Glial cell line-derived neurotrophic factor (GDNF), neurturin (NTN) and neublastin/artemin (ART) are distant members of the transforming growth factor beta family, and have been shown to elicit neurotrophic effects upon several classes of peripheral and central neurons. Limited information from in vitro and expression studies has also substantiated a role for GDNF family ligands in mammalian somatosensory neuron development. Here, we show that although dorsal root ganglion (DRG) sensory neurons express GDNF family receptors embryonically, they do not survive in response to their ligands. The regulation of survival emerges postnatally for all GDNF family ligands. GDNF and NTN support distinct subpopulations that can be separated with respect to their expression of GDNF family receptors, whereas ART supports neurons in populations that are also responsive to GDNF or NTN. Sensory neurons that coexpress GDNF family receptors are medium sized, whereas small-caliber nociceptive cells preferentially express a single receptor. In contrast to brain-derived neurotrophic factor (BDNF)-dependent neurons, embryonic nerve growth factor (NGF)-dependent nociceptive neurons switch dependency to GDNF, NTN and ART postnatally. Neurons that survive in the presence of neurotrophin 3 (NT3) or neurotrophin 4 (NT4), including proprioceptive afferents, Merkel end organs and D-hair afferents, are also supported by GDNF family ligands neonatally, although at postnatal stages they lose their dependency on GDNF and NTN. At late postnatal stages, ART prevents survival elicited by GDNF and NTN. These data provide new insights on the roles of GDNF family ligands in sensory neuron development.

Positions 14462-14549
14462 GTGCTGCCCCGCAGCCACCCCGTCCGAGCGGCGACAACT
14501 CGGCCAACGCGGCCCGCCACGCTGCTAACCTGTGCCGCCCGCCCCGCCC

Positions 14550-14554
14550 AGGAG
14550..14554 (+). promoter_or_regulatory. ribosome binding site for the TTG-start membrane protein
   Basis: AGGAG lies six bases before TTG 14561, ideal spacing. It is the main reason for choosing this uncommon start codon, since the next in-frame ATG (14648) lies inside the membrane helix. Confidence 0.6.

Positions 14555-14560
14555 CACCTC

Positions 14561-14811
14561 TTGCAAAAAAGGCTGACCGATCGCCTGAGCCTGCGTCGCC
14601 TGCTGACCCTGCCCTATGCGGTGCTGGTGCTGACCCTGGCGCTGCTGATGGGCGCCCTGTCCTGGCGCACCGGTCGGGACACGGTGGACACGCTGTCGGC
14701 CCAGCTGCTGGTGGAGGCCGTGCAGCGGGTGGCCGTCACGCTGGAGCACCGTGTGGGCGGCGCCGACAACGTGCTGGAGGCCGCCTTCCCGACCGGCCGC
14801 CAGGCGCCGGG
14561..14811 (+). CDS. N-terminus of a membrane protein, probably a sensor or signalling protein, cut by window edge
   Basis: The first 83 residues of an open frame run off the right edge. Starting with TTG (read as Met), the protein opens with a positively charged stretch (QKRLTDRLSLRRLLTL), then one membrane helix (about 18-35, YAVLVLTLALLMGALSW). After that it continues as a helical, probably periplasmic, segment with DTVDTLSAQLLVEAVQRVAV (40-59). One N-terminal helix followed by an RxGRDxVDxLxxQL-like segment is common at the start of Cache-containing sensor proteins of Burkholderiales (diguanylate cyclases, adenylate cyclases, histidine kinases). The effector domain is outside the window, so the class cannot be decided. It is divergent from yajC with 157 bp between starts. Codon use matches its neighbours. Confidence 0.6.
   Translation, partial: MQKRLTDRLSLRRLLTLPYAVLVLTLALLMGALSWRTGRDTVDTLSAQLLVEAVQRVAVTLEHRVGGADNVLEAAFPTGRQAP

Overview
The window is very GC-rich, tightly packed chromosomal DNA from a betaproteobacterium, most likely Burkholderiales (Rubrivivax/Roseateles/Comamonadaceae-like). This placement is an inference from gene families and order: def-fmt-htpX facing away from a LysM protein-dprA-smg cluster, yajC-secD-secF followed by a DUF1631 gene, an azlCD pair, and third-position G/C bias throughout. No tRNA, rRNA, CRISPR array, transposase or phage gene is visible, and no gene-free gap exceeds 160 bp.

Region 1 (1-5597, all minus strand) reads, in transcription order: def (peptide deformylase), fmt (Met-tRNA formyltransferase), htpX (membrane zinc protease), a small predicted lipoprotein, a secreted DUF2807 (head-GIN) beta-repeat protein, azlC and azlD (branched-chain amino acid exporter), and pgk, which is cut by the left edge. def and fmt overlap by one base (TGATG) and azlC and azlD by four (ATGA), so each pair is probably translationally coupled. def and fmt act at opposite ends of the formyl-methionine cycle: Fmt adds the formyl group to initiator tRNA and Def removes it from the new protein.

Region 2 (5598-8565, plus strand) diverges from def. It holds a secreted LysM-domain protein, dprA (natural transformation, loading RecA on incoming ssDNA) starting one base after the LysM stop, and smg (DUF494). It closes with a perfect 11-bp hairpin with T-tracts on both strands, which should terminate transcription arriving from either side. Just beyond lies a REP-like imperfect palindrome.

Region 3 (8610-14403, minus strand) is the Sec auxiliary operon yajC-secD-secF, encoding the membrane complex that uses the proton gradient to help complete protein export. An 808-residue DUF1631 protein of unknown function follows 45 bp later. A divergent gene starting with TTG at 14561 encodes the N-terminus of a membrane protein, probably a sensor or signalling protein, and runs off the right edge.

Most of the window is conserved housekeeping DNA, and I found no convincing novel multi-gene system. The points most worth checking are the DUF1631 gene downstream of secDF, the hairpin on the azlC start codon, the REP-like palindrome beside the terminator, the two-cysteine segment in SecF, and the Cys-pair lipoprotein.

Positive and negative interactions of GDNF, NTN and ART in developing sensory neuron subpopulations, and their collaboration with neurotrophins
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C. Baudet, A. Mikaels, H. Westphal, J. Johansen, T.E. Johansen, P. Ernfors; Positive and negative interactions of GDNF, NTN and ART in developing sensory neuron subpopulations, and their collaboration with neurotrophins. Development 15 October 2000; 127 (20): 4335–4344. doi: https://doi.org/10.1242/dev.127.20.4335
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